Interviews with Irish healthcare workers from different disciplines about palliative care for people with Parkinson’s disease: a definite role but uncertainty around terminology and timing

Hdl Handle:
http://hdl.handle.net/10147/596560
Title:
Interviews with Irish healthcare workers from different disciplines about palliative care for people with Parkinson’s disease: a definite role but uncertainty around terminology and timing
Authors:
Fox, Siobhan; Cashell, Alison; Kernohan, W. G; Lynch, Marie; McGlade, Ciara; O’Brien, Tony; O’Sullivan, Sean S; Timmons, Suzanne
Citation:
BMC Palliative Care. 2016 Feb 09;15(1):15
Issue Date:
9-Feb-2016
URI:
http://dx.doi.org/10.1186/s12904-016-0087-6; http://hdl.handle.net/10147/596560
Abstract:
Abstract Background An integrated palliative care approach is recommended in all life-limiting diseases, including Parkinson’s disease (PD). However research shows that people with PD have unmet palliative care needs. The study aimed to explore multidisciplinary healthcare workers’ (HCWs) views on palliative care for people with PD, identifying perceived barriers and facilitators. Methods A qualitative design was used; data was analysed using Thematic Analysis. Semi-structured interviews were conducted with 30 HCWs, working either with people with PD or in a palliative care setting in Ireland. Results A number of perceived barriers were evident helping to account for the previously reported unmet palliative care needs in PD. A lack of education about PD and palliative care meant that HCWs were unsure of the appropriateness of referral, and patients and carers weren’t equipped with information to seek palliative care. A lack of communication between PD and palliative care specialists was seen to impede collaboration between the disciplines. Uncertainty about the timing of palliative care meant that it was often not introduced until a crisis point, despite the recognised need for early planning due to increased prevalence of dementia. Conclusions Most HCWs recognised a need for palliative care for people with PD; however several barriers to implementing a palliative care approach in this population need to be addressed. Implications for clinical practice and policy include the need for an integrated model of care, and education for all HCWs, patients, carers, and the public on both the nature of advanced PD, and the potential of palliative care in support of patients and their family members.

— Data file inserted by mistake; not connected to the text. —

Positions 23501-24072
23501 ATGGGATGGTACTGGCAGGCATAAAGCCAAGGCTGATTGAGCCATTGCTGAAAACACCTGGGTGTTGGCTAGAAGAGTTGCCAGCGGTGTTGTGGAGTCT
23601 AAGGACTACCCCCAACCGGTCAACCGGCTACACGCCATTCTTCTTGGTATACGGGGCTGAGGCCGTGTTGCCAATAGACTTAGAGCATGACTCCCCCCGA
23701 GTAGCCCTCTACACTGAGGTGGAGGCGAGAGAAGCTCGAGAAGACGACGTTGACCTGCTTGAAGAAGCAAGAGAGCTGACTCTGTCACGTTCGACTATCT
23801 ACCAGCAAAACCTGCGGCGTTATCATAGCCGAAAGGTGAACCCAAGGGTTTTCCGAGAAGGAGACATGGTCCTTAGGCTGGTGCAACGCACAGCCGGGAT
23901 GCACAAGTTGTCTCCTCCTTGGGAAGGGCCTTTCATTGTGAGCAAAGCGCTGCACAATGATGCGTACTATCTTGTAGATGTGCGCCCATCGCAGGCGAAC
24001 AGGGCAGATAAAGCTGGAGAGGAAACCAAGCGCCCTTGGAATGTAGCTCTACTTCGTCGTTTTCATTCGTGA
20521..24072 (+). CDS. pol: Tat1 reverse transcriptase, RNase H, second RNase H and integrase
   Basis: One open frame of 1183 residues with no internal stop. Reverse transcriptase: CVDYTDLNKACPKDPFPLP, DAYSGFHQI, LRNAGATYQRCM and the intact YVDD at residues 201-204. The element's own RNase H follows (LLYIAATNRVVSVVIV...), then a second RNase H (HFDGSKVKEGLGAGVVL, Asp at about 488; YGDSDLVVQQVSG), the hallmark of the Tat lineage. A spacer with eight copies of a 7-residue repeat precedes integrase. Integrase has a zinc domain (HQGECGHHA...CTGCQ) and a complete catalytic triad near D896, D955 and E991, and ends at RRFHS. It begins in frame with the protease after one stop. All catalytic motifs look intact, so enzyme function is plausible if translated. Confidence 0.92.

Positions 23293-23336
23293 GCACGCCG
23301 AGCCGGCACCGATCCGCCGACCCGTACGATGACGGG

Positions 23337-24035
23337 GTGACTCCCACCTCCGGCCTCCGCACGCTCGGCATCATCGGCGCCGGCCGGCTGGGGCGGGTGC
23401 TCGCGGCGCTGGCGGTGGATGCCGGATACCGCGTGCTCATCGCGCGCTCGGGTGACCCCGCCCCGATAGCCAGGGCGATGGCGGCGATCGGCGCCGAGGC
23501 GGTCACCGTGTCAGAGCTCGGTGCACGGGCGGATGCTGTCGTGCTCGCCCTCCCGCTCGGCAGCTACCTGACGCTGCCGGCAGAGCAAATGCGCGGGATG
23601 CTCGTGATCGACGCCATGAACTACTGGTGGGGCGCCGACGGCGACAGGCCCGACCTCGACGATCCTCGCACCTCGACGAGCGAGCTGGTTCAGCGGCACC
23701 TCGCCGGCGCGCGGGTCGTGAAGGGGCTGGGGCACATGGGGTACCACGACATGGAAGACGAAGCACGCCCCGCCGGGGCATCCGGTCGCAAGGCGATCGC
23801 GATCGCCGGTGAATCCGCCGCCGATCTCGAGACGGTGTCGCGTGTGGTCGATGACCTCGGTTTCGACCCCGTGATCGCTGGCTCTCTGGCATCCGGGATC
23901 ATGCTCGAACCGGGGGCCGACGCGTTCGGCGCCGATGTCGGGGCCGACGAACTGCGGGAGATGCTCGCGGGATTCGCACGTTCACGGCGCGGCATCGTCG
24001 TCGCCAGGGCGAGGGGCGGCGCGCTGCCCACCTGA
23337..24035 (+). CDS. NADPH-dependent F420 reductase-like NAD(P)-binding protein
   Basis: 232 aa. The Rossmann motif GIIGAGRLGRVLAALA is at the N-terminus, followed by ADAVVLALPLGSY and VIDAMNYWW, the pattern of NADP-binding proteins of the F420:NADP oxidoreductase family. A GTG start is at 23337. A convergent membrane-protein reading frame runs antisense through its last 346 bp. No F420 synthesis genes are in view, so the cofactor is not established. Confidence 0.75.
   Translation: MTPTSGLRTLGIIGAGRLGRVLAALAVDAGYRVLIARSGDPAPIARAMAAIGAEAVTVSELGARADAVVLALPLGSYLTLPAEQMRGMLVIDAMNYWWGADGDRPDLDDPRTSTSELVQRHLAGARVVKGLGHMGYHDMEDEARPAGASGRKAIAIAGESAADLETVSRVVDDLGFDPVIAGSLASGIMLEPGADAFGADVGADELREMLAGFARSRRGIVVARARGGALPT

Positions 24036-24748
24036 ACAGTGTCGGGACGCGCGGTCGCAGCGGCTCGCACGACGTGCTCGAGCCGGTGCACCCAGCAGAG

Language:
en
Keywords:
PALLIATIVE CARE; PARKINSON'S DISEASE

Full metadata record

DC FieldValue Language
dc.contributor.authorFox, Siobhanen
dc.contributor.authorCashell, Alisonen
dc.contributor.authorKernohan, W. Gen
dc.contributor.authorLynch, Marieen
dc.contributor.authorMcGlade, Ciaraen
dc.contributor.authorO’Brien, Tonyen
dc.contributor.authorO’Sullivan, Sean Sen
dc.contributor.authorTimmons, Suzanneen
dc.date.accessioned2016-02-17T16:37:56Zen
dc.date.available2016-02-17T16:37:56Zen
dc.date.issued2016-02-09en
dc.identifier.citationBMC Palliative Care. 2016 Feb 09;15(1):15en
dc.identifier.urihttp://dx.doi.org/10.1186/s12904-016-0087-6en
dc.identifier.urihttp://hdl.handle.net/10147/596560en
dc.description.abstractAbstract Background An integrated palliative care approach is recommended in all life-limiting diseases, including Parkinson’s disease (PD). However research shows that people with PD have unmet palliative care needs. The study aimed to explore multidisciplinary healthcare workers’ (HCWs) views on palliative care for people with PD, identifying perceived barriers and facilitators. Methods A qualitative design was used; data was analysed using Thematic Analysis. Semi-structured interviews were conducted with 30 HCWs, working either with people with PD or in a palliative care setting in Ireland. Results A number of perceived barriers were evident helping to account for the previously reported unmet palliative care needs in PD. A lack of education about PD and palliative care meant that HCWs were unsure of the appropriateness of referral, and patients and carers weren’t equipped with information to seek palliative care. A lack of communication between PD and palliative care specialists was seen to impede collaboration between the disciplines. Uncertainty about the timing of palliative care meant that it was often not introduced until a crisis point, despite the recognised need for early planning due to increased prevalence of dementia. Conclusions Most HCWs recognised a need for palliative care for people with PD; however several barriers to implementing a palliative care approach in this population need to be addressed. Implications for clinical practice and policy include the need for an integrated model of care, and education for all HCWs, patients, carers, and the public on both the nature of advanced PD, and the potential of palliative care in support of patients and their family members.en
dc.language.isoenen
dc.subjectPALLIATIVE CAREen
dc.subjectPARKINSON'S DISEASEen
dc.titleInterviews with Irish healthcare workers from different disciplines about palliative care for people with Parkinson’s disease: a definite role but uncertainty around terminology and timingen
dc.language.rfc3066enen
dc.rights.holderFox et al.en
dc.date.updated2016-02-09T17:04:02Zen
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